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Jewish Journal

Purim Questions You May Have Wanted to Ask But Never Did – From the Very Basic to the Most Difficult

by Rabbi John Rosove

March 12, 2014 | 1:54 pm

Who are the heroes and villains of the Purim story?

Depending on how you read the story and your values, your notion of what makes a hero might differ from others. Therefore: Possible Purim Heroes/Heroines = Esther, Mordecai (?), Ahashuerus (?) and Vashti (?);  Possible Purim Villains = Haman, Ahashuerus (?), and Mordecai (?).

What kind of a document is the story of Esther?

Usually called a megilah (scroll), it is in fact an iggeret (letter) suggesting its impermanence, much like the Jewish people’s experience during our 2000 years of exile living around the globe until the establishment of the state of Israel in 1948.

What are the 4 principle mitzvot of Purim?

[1] To hear the story – Sh’miat Megilah/Iggeret; [2] To take pleasure in a festive meal – Hana’at Seudah; [3] Sending gifts - Sh'lach manot; [4] Giving gifts to the poor - Matanot l’evyonim.

What is the meaning of the Hebrew word “Purim”?

Purim means “Lots” and refers to “lottery tickets” used by Haman to determine the date for his planned destruction of the Jews of Persia.

Is the story of Esther historically true?

Probably not, though it is based on real experiences of Jews at the hands of their enemies over time. Some scholars hypothesize that Ahashuerus was Xerxes I, who ruled Persia from 486-465 BCE. Historical records, however, make no mention of Haman, Esther or Mordecai, nor do they refer to any of the incidents recounted in Esther.

How did the story of Esther come to be written?

Some say that Purim co-opted and Judaized popular pagan carnivals. Others say that Esther was written at the time of the Maccabean revolt (165 BCE). In the flush of victory the story reinforced the national mood of confidence in deliverance. A third theory opines that the Babylonian creation god Marduk and the fertility god Ishtar cast lots to determine each other’s fate. Then, elements of the pagan festival were borrowed, rewritten and transformed into Purim with Marduk becoming Mordecai, Ishtar becoming Esther and “Lots” (Purim) playing a pivotal role in the plot.

Why do we make noise when Haman’s name is said?

Exodus 17 describes a bitter battle between the Israelites and the soldiers of Amalek who sought to destroy the Israelites and humiliate the God of Israel. In response, God instructed Moses: “Write this for a memorial in the book…I will utterly blot out the remembrance of Amalek from under the Heavens.” Haman is identified as a descendent of Amalek.

What is the basis of Jews getting drunk on Purim?

“Rava said: A man is obligated to become drunk on Purim until he can no longer distinguish between ‘Cursed be Haman’ and ‘Blessed be Mordecai.’” (Babylonian Talmud, Megilah 7b). Rabbi Yehiel Michel ben Aaron Isaac Halevi Epstein (19th century) warned: “Those who cannot hold their liquor or are alcoholics should certainly refrain from the ‘requirement’ to drink.’”

What is likely the most overlooked “detail” in the story of Esther?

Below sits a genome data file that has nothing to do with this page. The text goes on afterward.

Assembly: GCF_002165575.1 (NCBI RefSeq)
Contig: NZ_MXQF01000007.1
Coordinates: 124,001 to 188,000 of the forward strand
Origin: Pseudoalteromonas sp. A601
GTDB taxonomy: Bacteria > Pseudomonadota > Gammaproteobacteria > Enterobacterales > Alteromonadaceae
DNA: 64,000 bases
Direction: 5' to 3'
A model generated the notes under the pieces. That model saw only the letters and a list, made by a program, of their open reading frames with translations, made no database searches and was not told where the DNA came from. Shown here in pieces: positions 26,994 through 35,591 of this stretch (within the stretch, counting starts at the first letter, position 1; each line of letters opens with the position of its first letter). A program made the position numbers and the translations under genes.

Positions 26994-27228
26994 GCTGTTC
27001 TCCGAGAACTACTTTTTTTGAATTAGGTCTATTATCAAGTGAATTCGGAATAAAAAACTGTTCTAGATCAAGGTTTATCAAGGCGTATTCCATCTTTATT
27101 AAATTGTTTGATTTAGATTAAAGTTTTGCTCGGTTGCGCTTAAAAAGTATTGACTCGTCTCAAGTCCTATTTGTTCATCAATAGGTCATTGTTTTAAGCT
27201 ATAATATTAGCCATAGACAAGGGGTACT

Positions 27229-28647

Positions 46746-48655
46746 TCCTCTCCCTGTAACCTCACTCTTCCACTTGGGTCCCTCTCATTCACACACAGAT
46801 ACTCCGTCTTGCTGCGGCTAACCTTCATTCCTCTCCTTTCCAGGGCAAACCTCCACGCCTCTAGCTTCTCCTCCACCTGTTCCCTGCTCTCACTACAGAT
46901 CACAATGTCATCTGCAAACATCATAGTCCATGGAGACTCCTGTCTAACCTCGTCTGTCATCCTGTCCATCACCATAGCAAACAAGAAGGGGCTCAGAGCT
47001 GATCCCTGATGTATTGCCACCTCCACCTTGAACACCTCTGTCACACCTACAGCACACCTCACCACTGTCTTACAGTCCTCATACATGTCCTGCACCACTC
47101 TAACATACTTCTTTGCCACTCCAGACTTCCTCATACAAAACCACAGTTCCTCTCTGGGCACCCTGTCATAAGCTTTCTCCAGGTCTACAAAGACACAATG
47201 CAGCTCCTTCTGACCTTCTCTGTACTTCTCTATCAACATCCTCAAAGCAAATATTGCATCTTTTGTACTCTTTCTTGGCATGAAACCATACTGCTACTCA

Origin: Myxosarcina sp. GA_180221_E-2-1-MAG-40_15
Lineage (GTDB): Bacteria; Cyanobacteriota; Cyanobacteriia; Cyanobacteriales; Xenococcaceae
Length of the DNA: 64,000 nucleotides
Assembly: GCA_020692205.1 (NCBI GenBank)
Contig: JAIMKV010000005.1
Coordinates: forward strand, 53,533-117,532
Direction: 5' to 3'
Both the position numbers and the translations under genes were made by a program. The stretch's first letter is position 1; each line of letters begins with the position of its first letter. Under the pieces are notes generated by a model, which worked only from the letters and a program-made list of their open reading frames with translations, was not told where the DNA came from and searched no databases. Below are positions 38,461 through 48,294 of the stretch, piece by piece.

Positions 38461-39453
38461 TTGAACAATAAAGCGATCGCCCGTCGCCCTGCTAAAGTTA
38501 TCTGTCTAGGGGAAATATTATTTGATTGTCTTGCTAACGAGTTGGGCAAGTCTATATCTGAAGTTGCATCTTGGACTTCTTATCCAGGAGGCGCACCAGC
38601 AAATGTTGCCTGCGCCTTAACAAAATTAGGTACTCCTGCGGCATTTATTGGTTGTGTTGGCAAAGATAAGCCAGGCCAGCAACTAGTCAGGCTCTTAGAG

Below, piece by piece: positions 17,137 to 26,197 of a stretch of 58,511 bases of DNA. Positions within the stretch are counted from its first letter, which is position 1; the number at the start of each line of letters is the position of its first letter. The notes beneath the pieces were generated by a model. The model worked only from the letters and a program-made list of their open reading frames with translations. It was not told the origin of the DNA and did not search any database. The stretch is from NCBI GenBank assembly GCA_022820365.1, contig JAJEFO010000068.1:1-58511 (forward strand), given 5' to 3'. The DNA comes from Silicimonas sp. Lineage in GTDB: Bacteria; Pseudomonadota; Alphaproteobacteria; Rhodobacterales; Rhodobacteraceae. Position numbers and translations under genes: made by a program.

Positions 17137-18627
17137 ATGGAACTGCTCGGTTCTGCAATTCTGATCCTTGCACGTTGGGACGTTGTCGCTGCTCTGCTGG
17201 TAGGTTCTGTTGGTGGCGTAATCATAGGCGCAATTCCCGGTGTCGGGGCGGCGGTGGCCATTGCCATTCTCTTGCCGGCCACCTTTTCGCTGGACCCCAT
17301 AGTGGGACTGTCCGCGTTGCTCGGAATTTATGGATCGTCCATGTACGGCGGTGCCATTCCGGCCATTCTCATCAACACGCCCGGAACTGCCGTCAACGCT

In chapter 9, after Queen Esther persuaded King Ahashuerus that Haman intended to murder all the Jews (based on intelligence she received from Mordecai), the King appointed Mordecai as his chief advisor/Prime Minister in the place of Haman. Mordecai then led a campaign of blood-vengeance that included the public impaling of Haman and his ten sons, the killing of 500 men in the town’s fortress, 300 men in the city of Shushan, and 75,000 men, women and children throughout the Persian Empire. No small wonder that Jewish tradition and Purim celebrations ignore the wanton brutality perpetrated by Jews against the Persians at the end of this story.

Why is this story so popular despite its brutal conclusion?

Perhaps, because the Book of Esther is the quintessential experience of exile (i.e. galut). For 2000 years, until the establishment of the state of Israel, Jews have been subject to the largesse both positive and negative of their rulers. Given the trauma of anti-Jewish hatred throughout our history, Purim offered the Jewish people emotional and psychological release. The danger for contemporary Jewry, though there are still those who hate the Jewish people and the state of Israel, is that we become embittered and hateful like our enemies. Judaism and the state of Israel revere prophetic and rabbinic values as well as democratic norms that promote justice, compassion and peace, and those values are a hedge against the hardening of the heart and the loss of one's Jewish soul. One might read Rava’s Talmudic call to become so drunk that Haman and Mordecai are indistinguishable from one another in a different way – that these two men were, in truth, the same, each driven by unchecked murderous designs.

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ABOUT THE AUTHOR

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Rabbi John L. Rosove assumed his duties as Senior Rabbi of Temple Israel of Hollywood in November 1988. A native of Los Angeles, he earned a BA in Art History from UC Berkeley...

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